Beauty over brains? Men, but not women, judged on looks for corporate director roles

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Men are judged on their facial appearance in corporate director elections, but women are not, according to new research.

The researchers calculated an appearance score for corporate director candidates based on rankings from anonymous raters. These raters were asked to score candidates between 1 and 5 for their beauty, perceived competence, trustworthiness, likability and intelligence after seeing only a photograph of them. The researchers then matched these average ratings with the percentage of voters who either abstained or voted against directors in their elections and re-elections.

Unconscious visual bias

While beauty had no impact, the study revealed that the perceived competence, trustworthiness, likability and intelligence inferred by a corporate director’s facial appearance had a direct effect on the decision of voters. Directors who ranked highly for these perceived character traits received more votes in their favour.

However, this was only true for male candidates. Female candidates’ beauty or other perceived character traits had absolutely no effect on the number of votes that they received.

>See also: Are women better suited for leadership than men?

Gender diversity more appealing

Philipp Geiler, who conducted the research, said: “The findings of this study offer a different opinion to what was already generally thought – that facial beauty has an effect in company director elections. This study disproves this. It’s actually the perceived characteristics of a male corporate director that have an influence on the likelihood of them being voted for and are therefore important traits for a male corporate director to have.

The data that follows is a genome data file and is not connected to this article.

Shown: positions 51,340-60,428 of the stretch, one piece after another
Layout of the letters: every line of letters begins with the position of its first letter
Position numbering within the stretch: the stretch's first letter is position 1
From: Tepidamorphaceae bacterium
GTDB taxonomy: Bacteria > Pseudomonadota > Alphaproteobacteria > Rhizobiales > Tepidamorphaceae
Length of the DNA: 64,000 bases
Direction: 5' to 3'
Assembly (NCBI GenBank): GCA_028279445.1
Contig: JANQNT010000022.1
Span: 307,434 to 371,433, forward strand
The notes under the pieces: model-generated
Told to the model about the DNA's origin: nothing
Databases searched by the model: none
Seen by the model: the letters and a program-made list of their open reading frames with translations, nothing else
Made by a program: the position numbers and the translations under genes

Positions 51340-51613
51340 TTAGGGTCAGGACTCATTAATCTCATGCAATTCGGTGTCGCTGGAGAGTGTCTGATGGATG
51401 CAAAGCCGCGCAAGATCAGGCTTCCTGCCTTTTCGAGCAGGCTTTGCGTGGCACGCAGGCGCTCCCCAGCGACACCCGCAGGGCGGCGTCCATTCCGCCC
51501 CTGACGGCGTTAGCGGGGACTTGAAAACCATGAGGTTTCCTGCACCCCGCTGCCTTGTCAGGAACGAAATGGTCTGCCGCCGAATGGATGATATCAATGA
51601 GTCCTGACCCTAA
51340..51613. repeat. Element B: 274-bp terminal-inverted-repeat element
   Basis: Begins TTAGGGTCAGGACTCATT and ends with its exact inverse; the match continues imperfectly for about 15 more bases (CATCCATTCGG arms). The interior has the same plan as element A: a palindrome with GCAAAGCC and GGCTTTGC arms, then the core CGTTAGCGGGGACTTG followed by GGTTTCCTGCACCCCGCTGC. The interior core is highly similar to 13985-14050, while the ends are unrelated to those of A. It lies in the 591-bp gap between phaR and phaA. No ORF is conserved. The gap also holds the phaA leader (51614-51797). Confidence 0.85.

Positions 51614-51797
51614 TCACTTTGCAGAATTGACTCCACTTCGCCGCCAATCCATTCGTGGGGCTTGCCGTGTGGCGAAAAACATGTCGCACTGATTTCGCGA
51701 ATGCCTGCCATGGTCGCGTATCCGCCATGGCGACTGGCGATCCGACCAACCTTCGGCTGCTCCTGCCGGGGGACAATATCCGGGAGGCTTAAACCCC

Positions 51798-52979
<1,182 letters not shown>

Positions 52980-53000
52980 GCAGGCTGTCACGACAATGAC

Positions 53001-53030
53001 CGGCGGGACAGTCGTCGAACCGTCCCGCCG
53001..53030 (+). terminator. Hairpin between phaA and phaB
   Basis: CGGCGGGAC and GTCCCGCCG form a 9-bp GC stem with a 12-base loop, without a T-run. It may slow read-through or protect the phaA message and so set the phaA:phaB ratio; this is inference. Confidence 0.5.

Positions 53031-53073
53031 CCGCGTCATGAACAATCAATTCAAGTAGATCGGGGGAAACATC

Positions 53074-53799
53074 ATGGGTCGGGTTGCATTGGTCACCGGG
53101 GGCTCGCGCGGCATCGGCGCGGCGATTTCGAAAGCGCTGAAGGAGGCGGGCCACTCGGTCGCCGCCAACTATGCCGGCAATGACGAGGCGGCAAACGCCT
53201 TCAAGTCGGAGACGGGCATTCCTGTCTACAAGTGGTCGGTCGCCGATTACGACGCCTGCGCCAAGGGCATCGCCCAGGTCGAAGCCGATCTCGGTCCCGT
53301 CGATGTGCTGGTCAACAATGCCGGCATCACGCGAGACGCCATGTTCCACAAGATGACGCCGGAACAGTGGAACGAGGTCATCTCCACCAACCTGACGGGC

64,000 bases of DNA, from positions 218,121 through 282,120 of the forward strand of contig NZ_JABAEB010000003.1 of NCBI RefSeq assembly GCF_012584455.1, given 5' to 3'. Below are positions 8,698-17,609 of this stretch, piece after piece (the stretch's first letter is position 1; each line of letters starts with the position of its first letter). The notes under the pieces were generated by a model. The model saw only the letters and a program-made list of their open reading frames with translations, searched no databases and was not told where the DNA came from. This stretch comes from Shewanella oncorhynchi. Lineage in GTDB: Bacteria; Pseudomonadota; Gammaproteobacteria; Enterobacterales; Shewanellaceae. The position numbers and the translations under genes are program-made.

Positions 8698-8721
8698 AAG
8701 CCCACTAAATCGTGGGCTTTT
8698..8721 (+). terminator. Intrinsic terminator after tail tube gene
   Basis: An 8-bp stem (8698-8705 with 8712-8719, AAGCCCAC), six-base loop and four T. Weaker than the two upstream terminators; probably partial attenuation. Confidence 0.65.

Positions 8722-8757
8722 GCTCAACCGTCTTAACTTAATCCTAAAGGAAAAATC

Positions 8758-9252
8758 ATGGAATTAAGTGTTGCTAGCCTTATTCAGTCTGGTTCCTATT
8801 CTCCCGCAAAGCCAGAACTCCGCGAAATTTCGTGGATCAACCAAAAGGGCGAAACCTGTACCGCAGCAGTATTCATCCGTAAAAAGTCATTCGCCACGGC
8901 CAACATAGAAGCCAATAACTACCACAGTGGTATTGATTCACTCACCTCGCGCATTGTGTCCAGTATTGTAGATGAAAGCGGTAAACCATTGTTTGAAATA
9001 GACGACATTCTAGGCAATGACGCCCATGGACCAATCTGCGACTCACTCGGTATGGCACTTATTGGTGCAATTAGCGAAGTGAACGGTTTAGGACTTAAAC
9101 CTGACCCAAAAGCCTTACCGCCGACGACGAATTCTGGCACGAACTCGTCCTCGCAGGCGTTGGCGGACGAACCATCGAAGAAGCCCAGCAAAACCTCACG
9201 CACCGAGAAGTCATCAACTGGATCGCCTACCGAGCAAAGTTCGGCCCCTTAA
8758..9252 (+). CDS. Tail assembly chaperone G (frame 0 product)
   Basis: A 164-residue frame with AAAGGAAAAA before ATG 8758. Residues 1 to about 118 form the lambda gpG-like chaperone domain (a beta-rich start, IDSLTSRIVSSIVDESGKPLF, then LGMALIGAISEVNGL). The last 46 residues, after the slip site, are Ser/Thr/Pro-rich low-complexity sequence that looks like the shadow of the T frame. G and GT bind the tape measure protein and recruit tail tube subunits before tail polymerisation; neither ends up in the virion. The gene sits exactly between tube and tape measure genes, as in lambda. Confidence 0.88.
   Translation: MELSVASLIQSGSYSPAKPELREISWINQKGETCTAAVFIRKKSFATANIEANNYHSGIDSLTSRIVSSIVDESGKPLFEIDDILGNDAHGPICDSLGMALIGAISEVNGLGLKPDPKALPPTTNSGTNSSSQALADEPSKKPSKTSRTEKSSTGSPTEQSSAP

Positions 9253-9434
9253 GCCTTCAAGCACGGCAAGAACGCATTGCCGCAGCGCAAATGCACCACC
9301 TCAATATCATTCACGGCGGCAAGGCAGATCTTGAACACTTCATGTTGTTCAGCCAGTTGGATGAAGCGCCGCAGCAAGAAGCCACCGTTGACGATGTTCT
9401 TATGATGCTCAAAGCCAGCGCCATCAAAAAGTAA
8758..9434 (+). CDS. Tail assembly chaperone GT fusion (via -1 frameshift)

But, when it comes to female corporate directors, none of these factors appear to have an influence – in fact, women receive very little voting dissent at all, which is likely due to top female directors still being in short supply, and companies and shareholders recognising the benefits of gender diversity at board level.”

The results show that an increase in the measure of appearance by one standard deviation is associated with a decrease in voting dissent for male corporate directors. In fact, an increase by one standard deviation is equivalent to a decline in the likelihood of negative votes by an average of 26%. It proves that the physical appearance of a corporate director, and not just their professional background, education or corporate results, has a staggering impact in elections.

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